I really appreciate your kind words and feedback. It’s this type of comment that I love to get, because it means that YOU ‘got it’ and that means a lot.

Yep – real life case studies are the best posts, as far as I’m concerned. I have many of them ‘in the attic’, and feel like I’m gonna be posting more of them in the future….

Thanks again, mate.



Dean Soto April 17, 2012 at 03:14


Dude, great re-framing! It’s hard not to feel that way though. The picture that a lot of online entrepreneurs give is the whole “I quit my job and I love every second of life.” Because of that, most new (and some veteran) business owners have the expectation that it’s going to be totally easy. But great point that when there is a problem, that means that there is an opportunity for a solution, and point #4 is where you would definitely figure out how to exploit that opportunity.

Loving it,



Chris C. Ducker April 17, 2012 at 16:23

Hi Dean

Thats the thing – this is a story about an OFFLINE business – yet, the principles can be merged to online business easily.

Business, in ANY form is nothing from easy. It takes hard work, massive amounts of perseverance, balls (if I was to be totally frank!) and an element, every now and then, of good luck.

Glad you enjoy, matey and look forward to more of your insights in the future, too.



Mike April 17, 2012 at 11:53

I absolutely agree with you Chris!

Being a business owner involves being able to solve problems and not complain about them arising. If everyone complained about the things that were bothering them, imagine how much gibberish we would be hearing around us!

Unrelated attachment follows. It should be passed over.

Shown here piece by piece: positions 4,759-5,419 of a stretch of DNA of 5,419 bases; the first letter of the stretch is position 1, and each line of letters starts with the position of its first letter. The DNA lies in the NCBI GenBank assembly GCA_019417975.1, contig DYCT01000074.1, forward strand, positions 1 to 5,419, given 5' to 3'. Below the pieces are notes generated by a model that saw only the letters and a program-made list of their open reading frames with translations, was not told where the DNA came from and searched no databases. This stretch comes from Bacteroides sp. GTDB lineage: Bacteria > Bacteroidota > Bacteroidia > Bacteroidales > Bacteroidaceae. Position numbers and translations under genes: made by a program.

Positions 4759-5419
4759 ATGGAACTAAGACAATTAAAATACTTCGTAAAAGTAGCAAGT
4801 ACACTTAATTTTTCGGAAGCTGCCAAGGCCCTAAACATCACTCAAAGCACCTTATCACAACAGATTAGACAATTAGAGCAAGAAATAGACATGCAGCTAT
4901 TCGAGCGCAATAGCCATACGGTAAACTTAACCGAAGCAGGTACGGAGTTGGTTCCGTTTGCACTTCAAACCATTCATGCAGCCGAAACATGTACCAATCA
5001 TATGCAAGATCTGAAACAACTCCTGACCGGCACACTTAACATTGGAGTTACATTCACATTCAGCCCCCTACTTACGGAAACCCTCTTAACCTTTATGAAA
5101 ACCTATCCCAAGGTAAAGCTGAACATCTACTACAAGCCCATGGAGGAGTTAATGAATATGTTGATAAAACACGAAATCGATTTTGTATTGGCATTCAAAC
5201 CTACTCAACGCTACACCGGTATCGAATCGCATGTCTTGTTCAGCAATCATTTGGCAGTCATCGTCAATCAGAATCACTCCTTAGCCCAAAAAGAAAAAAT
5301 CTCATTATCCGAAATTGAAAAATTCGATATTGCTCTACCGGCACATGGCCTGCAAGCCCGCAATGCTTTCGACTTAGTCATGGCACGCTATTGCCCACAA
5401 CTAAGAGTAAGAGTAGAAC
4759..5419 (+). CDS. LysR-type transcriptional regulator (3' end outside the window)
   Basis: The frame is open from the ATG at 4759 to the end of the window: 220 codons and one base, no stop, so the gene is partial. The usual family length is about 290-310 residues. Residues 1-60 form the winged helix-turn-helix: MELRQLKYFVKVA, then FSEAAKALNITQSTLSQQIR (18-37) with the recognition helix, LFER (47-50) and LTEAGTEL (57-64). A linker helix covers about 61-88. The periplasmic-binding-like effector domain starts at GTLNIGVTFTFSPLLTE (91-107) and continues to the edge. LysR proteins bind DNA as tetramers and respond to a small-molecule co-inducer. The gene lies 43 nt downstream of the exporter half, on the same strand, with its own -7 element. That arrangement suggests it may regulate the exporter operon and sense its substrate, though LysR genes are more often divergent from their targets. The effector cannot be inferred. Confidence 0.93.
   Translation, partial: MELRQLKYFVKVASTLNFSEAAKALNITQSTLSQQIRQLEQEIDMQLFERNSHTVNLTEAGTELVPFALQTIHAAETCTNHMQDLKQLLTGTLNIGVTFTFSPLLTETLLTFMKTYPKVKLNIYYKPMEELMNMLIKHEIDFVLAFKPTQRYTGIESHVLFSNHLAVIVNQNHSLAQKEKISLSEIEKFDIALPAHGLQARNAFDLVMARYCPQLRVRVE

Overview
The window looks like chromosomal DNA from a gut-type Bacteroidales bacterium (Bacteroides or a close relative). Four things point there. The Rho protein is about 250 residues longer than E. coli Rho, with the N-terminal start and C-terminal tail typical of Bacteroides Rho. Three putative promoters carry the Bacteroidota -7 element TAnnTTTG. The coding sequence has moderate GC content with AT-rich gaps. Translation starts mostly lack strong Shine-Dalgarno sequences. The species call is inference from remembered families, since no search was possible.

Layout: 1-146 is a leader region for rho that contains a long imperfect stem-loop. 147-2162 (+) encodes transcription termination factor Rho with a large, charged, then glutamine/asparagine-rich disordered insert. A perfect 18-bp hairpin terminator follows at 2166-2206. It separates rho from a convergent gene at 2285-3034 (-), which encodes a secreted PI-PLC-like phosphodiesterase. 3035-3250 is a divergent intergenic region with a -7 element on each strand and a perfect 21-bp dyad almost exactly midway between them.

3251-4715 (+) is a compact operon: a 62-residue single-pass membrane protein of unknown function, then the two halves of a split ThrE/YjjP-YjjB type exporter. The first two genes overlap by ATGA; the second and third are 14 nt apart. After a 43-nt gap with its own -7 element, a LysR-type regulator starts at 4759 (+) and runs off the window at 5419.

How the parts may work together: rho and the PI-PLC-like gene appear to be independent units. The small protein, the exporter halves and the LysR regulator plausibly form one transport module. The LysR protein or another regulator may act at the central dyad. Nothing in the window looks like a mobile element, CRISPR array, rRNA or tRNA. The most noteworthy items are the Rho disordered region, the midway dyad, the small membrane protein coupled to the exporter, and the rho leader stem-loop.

PS. I really liked the post LOL!



Chris C. Ducker April 17, 2012 at 16:20

Hi Mike

Glad you liked the post and was able to resonate with it a little.

Gibberish, indeed – PROMISE, none of that hear on VBL, thats for sure! :-)

Thanks for dropping by.



Garry April 17, 2012 at 18:57

This is my favourite post of yours so far Chris. Having recently sold one business to a big brand, I am now in the daily grind phase on a new one and even though I know these things already it’s really inspirational to be reminded of them, thanks!


Chris C. Ducker April 18, 2012 at 20:39

Hi Garry

Glad you enjoyed the post.

Congrats on the recent sell and good luck on your newest venture. Keep me posted on it!



Jan April 17, 2012 at 22:43

I can totally relate to your friend Chris! I juggle my time between being a VA, a mom, and an internet marketer and I struggle to find a balance between the three. Being an Internet Marketer right now is my biggest challenge because I can’t seem to find the time to go for my projects. I’ll have to ‘strategize’ as I have mortgage payments coming up. LOL!


Chris C. Ducker April 18, 2012 at 20:43

Hi Jan

Well, first up – after being a Mom, your mortgage is the most important thing, obviously – and because you’re a Mom.

Balance is tough, especially when you have clients to take care of (another important thing – because of your mortgage!), and want to work on your own projects, too. Do your best and God will take care of the rest – or, you could get a VA…..?!! :-)



Elmer Shore April 18, 2012 at 04:37

Problems in business and in personal life are both good, depends on how you look at the dillemma whether as an opportunity to solve it for the better that creates a win-win situation for both parties involve or complain about it. But as for me, I choose the former rather than the latter part.

Competition is a good thing, it keeps prices in check and consumers to have choices in where they buy a product, property or service.

But the real competion really is that reflection on the mirror, everytime you get up on the morning, not so much out there, as to what the market is doing, but rather what are you doing that could make difference in someone’s day in order to make him/her happy in doing business with you and referring your services to their friends and neighbors.